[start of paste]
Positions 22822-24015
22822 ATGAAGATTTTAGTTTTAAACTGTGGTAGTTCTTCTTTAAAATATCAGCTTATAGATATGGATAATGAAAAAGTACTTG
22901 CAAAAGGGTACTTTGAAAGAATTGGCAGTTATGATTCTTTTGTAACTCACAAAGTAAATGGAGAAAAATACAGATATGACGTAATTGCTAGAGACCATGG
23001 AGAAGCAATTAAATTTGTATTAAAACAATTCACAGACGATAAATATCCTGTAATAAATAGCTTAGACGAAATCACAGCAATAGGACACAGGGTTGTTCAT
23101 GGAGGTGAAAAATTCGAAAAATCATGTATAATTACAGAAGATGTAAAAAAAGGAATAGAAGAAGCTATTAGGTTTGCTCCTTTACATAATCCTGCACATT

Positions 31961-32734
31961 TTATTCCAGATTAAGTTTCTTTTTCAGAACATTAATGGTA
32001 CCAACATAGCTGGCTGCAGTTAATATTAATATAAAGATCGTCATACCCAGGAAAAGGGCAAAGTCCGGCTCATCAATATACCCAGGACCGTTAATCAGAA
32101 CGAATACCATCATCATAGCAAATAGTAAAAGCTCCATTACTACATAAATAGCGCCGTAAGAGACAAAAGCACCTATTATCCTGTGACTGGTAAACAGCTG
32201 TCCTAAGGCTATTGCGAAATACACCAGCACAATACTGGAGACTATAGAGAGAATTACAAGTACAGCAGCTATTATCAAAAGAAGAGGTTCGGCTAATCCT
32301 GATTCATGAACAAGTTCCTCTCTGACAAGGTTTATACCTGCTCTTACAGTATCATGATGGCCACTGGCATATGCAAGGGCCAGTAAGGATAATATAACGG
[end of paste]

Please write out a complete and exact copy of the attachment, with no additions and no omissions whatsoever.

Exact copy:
Positions 22822-24015
22822 ATGAAGATTTTAGTTTTAAACTGTGGTAGTTCTTCTTTAAAATATCAGCTTATAGATATGGATAATGAAAAAGTACTTG
22901 CAAAAGGGTACTTTGAAAGAATTGGCAGTTATGATTCTTTTGTAACTCACAAAGTAAATGGAGAAAAATACAGATATGACGTAATTGCTAGAGACCATGG
23001 AGAAGCAATTAAATTTGTATTAAAACAATTCACAGACGATAAATATCCTGTAATAAATAGCTTAGACGAAATCACAGCAATAGGACACAGGGTTGTTCAT
23101 GGAGGTGAAAAATTCGAAAAATCATGTATAATTACAGAAGATGTAAAAAAAGGAATAGAAGAAGCTATTAGGTTTGCTCCTTTACATAATCCTGCACATT

Positions 31961-32734
31961 TTATTCCAGATTAAGTTTCTTTTTCAGAACATTAATGGTA
32001 CCAACATAGCTGGCTGCAGTTAATATTAATATAAAGATCGTCATACCCAGGAAAAGGGCAAAGTCCGGCTCATCAATATACCCAGGACCGTTAATCAGAA
32101 CGAATACCATCATCATAGCAAATAGTAAAAGCTCCATTACTACATAAATAGCGCCGTAAGAGACAAAAGCACCTATTATCCTGTGACTGGTAAACAGCTG
32201 TCCTAAGGCTATTGCGAAATACACCAGCACAATACTGGAGACTATAGAGAGAATTACAAGTACAGCAGCTATTATCAAAAGAAGAGGTTCGGCTAATCCT
32301 GATTCATGAACAAGTTCCTCTCTGACAAGGTTTATACCTGCTCTTACAGTATCATGATGGCCACTGGCATATGCAAGGGCCAGTAAGGATAATATAACGG